Our father used to refer to us as “his only two and his two onlies.” Lisa and I never lived together, yet thanks to the mysteries of DNA we’re remarkably similar in many ways and have always loved each other’s company. Lisa’s life is nearly polar opposite to mine: the mother of two terrific college-aged sons, she’s a very, very high ranking career Diplomat and economist with the State Department and has lived all over the world. This summer she moves to Brazil, where she becomes Deputy Chief of Mission for our three consulates there. Wow. Before that, it was the Dominican Republic, Hong Kong, Shanghai, Mexico City, and Peru. It’s always a treat to see Lisa.

My apologies for being off the blog radar for a few days. Especially to Glenn, who as readers can see from his recent comments, was forced to find hidden poetry from my old posts (keeping this blog going in my absence, thus becoming a defacto Kelp blogger himself). Thanks, Glenn. I would give you a salary and put you on staff, were I able.

Yes, I went underground. Or I should admit, the left hemisphere of my brain did. Lisa’s visit was Good Reason #2; given our physical distances, I don’t see her more than once or twice a year, sometimes less, so when I do she’s got my full attention. Good Reason #1 prior to her visit involves the limitations of my cerebral cortex. There comes a point when in the final throes of certain pieces (not all), I just can’t cope well with non-music things, language and administrative tasks being among them. Yes, of course, urgent items get done, because they must. But most things are not urgent, even if they masquerade as such, glaring at me in my ever-fattening Inbox. The older I get, the more I realize that the earth will indeed continue to spin on its axis if I don’t participate in external activities for a moment. So much of what I do is external: daily communications with people around the world, writing, public speaking, filling orders, etc. Yet my internal life keeps me even busier.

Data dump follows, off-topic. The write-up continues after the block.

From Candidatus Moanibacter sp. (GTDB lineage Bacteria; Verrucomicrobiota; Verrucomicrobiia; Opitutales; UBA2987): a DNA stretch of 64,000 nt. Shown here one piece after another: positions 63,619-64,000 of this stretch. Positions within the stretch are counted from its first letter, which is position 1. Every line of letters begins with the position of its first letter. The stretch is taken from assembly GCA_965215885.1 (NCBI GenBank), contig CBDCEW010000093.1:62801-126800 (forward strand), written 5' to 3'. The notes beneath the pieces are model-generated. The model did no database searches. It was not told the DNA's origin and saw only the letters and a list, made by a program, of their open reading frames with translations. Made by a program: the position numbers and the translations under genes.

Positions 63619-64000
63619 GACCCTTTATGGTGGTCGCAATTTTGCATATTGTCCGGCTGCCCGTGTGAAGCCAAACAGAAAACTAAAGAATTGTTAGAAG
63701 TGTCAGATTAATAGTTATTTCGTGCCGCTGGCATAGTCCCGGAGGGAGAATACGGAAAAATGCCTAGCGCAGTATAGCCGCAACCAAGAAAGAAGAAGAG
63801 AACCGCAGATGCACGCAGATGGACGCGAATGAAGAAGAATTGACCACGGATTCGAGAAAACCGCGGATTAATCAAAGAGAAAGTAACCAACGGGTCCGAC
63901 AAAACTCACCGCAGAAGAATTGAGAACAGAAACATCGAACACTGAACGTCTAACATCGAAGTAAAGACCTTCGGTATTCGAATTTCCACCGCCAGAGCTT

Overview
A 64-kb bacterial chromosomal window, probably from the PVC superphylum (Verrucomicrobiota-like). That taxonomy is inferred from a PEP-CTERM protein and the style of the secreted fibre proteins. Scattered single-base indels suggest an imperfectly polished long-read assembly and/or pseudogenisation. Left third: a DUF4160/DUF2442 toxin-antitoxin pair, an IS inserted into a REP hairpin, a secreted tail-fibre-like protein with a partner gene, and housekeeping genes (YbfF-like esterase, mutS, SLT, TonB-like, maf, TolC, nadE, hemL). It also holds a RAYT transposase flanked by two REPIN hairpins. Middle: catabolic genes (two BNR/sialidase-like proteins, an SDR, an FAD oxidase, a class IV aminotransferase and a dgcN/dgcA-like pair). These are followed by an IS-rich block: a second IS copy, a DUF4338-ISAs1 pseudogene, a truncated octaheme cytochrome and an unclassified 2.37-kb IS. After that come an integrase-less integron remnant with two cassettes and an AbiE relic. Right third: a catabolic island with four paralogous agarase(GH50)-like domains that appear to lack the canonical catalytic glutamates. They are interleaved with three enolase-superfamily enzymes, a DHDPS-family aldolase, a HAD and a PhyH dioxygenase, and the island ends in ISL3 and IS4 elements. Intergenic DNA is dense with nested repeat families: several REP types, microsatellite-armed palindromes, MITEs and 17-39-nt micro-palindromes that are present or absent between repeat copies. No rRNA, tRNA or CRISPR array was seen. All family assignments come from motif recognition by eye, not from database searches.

Case in point: I finished the band piece. Hooray! Now the abilities of my left brain are called upon as I finalize the printed score. The music in one’s head and the music on the page are examples of the two cerebral hemispheres, and they really are entirely different animals. The first is the True Inspiration and the latter is how the True Inspiration can be translated into something musicians can actually play and people can actually hear. Left brain, right brain. Maybe they’ll take a picnic together sometime.